A guest blog:
“A shameless cheerleader for the high-stakes football program”: this is how America’s best-known and most important newspaper describes the President of Rutgers. For myself and my close alum friends, this was a profoundly cheering piece of writing. It demonstrated, as did the equally savage Bergen Record editorial of the same day, that the attempts from Old Queens to spin and dissemble the litany of disasters surrounding the football program has fallen on its face. Quite simply, people aren’t buying it.
If you want a snapshot of how low the McCormick administration has sunk in its desperate attempts to prop up football, consider this passage from the President’s recent letter to the university community: “We are doing all we can to build on that [football] success. As that is happening, we may make missteps…” Let’s think this through. Richard McCormick is here trying to pass off a deliberate and organized campaign of concealed payments and secret contracts – undertaken to deceive the very students and taxpayers that pay McCormick’s bloated salary – as a “misstep”, something “accidental”, a simple mistake. This Orwellian term, reminiscent of that popular political term for lying, to “misspeak”, belongs in Madison Avenue or a Pentagon press release. It is the very role of a university – the vital role – to draw attention to such attempts to pervert language, not to itself sink to the level of a sleazy PR firm. But that’s what Old Queens is run like these days.
To develop this point, let’s take for an example McCormick’s returned “bonus”. The mind boggles as to what “undisclosed” performance goals he was being rewarded for. More faculty layoffs? Reducing campus mail delivery to once a day? Taking the deferred maintenance account over $500 million into the red? Anyway, it is symptomatic of the gang of thieves who run Rutgers these days, that when the university is cutting spending to the bone, the mediocre chair of the Board of Governors could write the following to an already-overpaid president:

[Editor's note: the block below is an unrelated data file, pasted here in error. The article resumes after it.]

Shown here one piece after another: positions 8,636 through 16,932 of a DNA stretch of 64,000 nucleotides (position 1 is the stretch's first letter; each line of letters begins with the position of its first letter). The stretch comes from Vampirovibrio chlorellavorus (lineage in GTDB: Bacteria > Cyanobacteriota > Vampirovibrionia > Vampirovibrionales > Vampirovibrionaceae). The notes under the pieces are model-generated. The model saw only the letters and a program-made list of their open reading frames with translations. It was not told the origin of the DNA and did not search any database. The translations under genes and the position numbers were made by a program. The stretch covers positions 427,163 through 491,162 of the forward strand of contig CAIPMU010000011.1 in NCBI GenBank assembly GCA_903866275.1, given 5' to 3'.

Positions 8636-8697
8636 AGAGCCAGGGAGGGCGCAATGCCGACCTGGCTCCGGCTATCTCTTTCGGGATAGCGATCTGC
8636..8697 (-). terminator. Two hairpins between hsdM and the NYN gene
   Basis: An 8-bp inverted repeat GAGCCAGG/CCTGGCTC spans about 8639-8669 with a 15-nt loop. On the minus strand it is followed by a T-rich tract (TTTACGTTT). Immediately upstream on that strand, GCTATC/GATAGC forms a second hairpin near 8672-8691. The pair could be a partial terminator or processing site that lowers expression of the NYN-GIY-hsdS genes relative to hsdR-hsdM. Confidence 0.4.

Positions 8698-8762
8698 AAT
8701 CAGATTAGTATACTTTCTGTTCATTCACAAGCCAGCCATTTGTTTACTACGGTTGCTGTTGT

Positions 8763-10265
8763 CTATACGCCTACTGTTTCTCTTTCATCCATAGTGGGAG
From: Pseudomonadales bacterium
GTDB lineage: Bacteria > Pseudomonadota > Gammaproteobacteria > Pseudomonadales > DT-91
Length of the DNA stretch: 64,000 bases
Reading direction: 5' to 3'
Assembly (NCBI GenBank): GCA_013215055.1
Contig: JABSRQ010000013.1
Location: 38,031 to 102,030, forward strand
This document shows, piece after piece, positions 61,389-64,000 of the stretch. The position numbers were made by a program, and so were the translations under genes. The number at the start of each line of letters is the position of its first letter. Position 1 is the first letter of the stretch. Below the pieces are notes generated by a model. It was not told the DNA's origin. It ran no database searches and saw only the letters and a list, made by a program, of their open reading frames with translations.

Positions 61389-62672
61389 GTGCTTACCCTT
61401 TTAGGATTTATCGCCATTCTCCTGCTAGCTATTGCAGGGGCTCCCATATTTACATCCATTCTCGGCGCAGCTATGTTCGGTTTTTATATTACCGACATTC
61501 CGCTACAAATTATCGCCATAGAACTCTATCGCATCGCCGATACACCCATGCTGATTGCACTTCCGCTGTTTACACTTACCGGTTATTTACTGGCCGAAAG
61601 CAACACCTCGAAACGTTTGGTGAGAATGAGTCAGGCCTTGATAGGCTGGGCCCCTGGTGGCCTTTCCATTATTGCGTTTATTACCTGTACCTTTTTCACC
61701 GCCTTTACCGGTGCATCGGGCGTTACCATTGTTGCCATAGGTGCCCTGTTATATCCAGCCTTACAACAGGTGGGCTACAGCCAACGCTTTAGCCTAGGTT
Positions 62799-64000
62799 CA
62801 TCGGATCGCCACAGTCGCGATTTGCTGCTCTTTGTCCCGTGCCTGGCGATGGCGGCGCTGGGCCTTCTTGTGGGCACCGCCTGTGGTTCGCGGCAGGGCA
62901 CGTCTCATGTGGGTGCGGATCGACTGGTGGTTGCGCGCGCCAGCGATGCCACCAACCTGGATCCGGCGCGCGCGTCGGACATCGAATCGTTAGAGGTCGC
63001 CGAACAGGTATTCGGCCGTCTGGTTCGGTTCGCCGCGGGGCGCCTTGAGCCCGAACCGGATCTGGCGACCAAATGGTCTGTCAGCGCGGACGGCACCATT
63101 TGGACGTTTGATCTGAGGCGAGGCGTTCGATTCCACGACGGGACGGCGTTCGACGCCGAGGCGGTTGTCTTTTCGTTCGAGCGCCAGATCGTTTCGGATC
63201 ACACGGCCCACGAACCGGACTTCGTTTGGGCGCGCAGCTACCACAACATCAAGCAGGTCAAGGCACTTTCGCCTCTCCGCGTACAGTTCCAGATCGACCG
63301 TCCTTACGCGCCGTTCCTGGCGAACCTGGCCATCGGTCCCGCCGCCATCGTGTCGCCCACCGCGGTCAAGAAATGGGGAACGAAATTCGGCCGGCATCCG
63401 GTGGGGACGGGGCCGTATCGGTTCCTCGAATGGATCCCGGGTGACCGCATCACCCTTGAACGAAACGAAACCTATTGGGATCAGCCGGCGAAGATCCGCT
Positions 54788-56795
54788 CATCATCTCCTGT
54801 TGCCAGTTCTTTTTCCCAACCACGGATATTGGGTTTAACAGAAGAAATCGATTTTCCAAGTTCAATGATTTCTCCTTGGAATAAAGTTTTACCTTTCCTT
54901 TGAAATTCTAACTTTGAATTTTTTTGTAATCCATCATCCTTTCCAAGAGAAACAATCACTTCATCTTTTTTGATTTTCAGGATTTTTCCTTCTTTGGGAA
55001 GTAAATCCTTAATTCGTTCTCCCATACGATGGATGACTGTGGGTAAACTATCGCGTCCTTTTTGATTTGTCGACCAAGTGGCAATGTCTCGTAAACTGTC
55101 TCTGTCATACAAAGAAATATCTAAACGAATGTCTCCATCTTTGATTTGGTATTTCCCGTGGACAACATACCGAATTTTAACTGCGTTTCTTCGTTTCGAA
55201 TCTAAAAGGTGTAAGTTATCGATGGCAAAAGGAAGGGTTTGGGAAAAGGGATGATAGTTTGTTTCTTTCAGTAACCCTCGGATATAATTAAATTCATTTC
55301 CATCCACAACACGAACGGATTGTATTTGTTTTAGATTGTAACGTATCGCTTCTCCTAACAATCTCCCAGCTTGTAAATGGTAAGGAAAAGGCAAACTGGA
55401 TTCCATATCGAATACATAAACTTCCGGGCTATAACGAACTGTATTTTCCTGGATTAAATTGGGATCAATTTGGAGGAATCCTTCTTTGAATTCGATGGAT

“The Board believes that even in austere times university staff and faculty should be appropriately compensated for their good work.”
In short: “screw the students and the taxpayer, you’ve done our bidding, now we look after you”. And here we come to the heart of the corruption of football at Rutgers. Richard McCormick, having obeyed the wishes of his masters by advancing football at all costs, is given a pat on the head in the form of an outlandish bonus he neither deserves nor needs. Richard McCormick, having lied his way into his position, only to be found out, now survives in his position by carrying water for the football-obsessed booster on the Board of Governors. He conceals, obfuscates, lies, and deceives in the cause of “big-time” football, and BoG chair William Howard (who was once described to me by a senior Rutgers administrator as “out of his depth if he was managing a Starbucks store”) gives the lackey some more candy. This quid-pro-quo between BoG boosters and weak presidents is why the Board of Governors stood by the hapless Lawrence through those long, awful years of Rutgers’ decline in the 1990s, and it’s why they are standing by the scurrilous McCormick now. Even as the depth of damage he’s done to Rutgers becomes apparent with each new editorial. It’s this spin – that President McCormick shows “real leadership”, that football injects “pride” into a crumbling university, that the football program is being run “responsibly,” and on and on – that needs to be challenged, cut through and rejected by those who care about Rutgers, who have a stake in its continued excellence. That the press and public are beginning to wake up and ask “just what is going on at Rutgers”, is, for someone like myself, incredibly hopeful and heartening. And for the dissemblers and the spinners, the mediocrities-in-charge, such as Al Gamper, William Howard, Robert Mulcahy, and Richard McCormick, it must be the scariest thing in the world. And I suspect that, for them, it’s going to keep getting scarier.
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